Reviewer #2 (Public Review):
In this study, the authors tried to gauge the effect of human activity on three species, (1) the Hooded grow, an urban exploiter, (2) the Rose ring parakeet, an invasive, alien species that has adapted to exploit human resources, and (3) the Graceful prinia, an urban adapter, which is relatively shy of humans. A goal of the study was to increase awareness of the importance of urban parks.
Strengths of the study include the fact that it was conducted at 17 different sites, including parks, roads and residential areas, and included three species with different habitat preferences. Each species produced relatively loud and repeatable vocalizations. To avoid the effect of seasonal changes, sounds were sampled within a 10 day period of the lockdown as well as post-lockdown. The analysis included a comparison of the number of sound files, binary values indicating emission of a common syllable, and also the total number of syllables emitted as a measurement of bird activity. Ambient temperatures and sound levels of human activity were also recorded. All of these factors speak to the comprehensive approach and analysis adopted in this study. The results are based on a rigorous statistical analysis, ruling out the effects of various extraneous parameters.
Most significant changes may occur near the ambient noise levels and this could lead to a different conclusion, but the authors authors acknowledge this possibility and clarify that they only analyzed vocalizations with high signal-to-noise signals to avoid ambiguity. In the revised version, they also replaced the previous ambient noise parameter with an estimate of ambient noise under 1kHz, assuming that it reflects most anthropogenic noise (not restricted to human speech). This seems reasonable and this new model gave very similar results to the previous one.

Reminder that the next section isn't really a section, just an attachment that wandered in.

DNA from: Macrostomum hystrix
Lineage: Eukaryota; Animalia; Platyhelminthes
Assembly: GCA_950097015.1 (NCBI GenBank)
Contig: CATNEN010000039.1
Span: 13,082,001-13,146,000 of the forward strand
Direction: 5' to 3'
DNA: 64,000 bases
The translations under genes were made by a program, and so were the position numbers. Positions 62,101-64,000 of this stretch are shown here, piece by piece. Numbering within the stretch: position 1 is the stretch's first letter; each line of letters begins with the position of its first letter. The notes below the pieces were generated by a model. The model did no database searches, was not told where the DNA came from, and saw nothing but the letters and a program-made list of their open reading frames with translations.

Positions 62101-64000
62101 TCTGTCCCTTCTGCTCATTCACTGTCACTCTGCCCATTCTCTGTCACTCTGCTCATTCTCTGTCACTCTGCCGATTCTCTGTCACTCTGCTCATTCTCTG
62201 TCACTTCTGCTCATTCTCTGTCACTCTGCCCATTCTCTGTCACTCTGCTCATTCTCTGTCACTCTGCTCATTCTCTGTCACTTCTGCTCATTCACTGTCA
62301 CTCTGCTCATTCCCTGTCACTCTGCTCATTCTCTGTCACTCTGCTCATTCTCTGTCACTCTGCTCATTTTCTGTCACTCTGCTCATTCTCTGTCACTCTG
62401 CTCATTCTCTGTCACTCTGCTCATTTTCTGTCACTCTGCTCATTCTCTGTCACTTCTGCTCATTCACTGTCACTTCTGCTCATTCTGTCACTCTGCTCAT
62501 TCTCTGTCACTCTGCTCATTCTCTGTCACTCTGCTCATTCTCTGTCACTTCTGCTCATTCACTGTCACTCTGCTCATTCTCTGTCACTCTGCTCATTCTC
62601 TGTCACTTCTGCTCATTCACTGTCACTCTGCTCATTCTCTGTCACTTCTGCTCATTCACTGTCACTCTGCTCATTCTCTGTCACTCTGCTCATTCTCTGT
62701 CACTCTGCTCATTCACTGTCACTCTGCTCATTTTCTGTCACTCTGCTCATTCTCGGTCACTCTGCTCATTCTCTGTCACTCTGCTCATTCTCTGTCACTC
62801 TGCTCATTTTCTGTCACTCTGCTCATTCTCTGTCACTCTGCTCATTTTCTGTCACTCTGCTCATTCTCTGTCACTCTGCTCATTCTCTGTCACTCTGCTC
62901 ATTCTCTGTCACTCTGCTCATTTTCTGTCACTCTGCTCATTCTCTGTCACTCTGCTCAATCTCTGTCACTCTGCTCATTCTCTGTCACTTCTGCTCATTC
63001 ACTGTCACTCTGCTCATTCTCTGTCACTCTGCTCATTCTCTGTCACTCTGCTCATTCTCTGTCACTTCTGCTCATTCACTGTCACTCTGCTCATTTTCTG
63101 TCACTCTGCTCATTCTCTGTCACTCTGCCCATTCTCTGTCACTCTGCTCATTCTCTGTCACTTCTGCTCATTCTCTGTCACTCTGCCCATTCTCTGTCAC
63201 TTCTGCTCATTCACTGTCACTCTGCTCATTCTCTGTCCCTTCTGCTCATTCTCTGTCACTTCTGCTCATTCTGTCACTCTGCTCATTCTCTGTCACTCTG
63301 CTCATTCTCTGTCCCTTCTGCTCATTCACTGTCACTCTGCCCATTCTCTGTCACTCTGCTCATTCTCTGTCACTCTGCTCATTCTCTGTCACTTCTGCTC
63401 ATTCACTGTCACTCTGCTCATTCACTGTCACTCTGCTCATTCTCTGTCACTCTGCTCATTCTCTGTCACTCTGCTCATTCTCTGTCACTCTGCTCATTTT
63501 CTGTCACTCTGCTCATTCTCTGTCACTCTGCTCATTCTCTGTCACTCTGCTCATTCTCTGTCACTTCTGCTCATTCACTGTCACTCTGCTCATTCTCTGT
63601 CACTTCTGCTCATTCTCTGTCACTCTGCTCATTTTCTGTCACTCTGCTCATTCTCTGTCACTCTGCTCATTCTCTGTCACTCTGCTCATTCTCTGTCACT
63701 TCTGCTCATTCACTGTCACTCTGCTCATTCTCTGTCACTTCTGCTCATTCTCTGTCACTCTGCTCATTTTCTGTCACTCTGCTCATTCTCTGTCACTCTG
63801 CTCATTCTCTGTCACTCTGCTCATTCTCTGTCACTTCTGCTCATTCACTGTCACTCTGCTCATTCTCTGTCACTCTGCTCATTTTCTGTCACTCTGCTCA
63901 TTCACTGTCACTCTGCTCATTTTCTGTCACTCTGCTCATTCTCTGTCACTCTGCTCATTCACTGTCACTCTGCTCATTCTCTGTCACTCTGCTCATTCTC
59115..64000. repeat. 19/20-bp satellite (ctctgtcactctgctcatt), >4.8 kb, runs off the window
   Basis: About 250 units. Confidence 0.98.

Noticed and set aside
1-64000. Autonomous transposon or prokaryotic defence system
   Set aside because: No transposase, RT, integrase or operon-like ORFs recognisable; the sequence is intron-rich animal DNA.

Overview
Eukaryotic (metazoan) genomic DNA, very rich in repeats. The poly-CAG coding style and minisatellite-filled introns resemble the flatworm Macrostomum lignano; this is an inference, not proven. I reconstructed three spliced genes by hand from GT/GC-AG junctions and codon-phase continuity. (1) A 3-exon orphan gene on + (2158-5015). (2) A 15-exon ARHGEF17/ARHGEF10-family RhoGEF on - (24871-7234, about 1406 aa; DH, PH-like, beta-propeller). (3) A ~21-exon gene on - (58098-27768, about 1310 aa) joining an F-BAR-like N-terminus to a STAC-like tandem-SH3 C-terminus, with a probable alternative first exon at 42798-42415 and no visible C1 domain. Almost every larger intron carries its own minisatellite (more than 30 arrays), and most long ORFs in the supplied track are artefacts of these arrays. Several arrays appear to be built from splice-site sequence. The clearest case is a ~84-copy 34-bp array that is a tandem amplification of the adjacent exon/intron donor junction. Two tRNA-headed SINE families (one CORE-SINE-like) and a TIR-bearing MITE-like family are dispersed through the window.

In interpreting the data, the authors mention the effect of human activity on bird vocalizations in the context of inter-species predator-prey interactions; however, the presence of humans could also modify intraspecies interactions by acting as triggers for communication of warning and alarm, and/or food calls (as may sometimes be the case) to conspecifics. The behavioral significance of the syllables used to monitor animal activity could be informative in this context; however, the authors acknowledge this possibility in the Discussion. Most importantly, the authors acknowledge the possibility of the above-noted bias, and the potential of a transient nature of the observed effects.
In general, the authors achieved their aim of illustrating the complexity of the affect of human activity on animal behavior notwithstanding the caveats noted above. Their study also makes it clear that estimating such affects is not simple given the dynamics of animal behavior. For example, seasonality, temperature changes, animal migration and movement, as well as interspecies interactions, such as those related to predator-prey behavior, and inter/intra-species competition in other respects can all play into site-specific changes in the vocal activity of a particular species.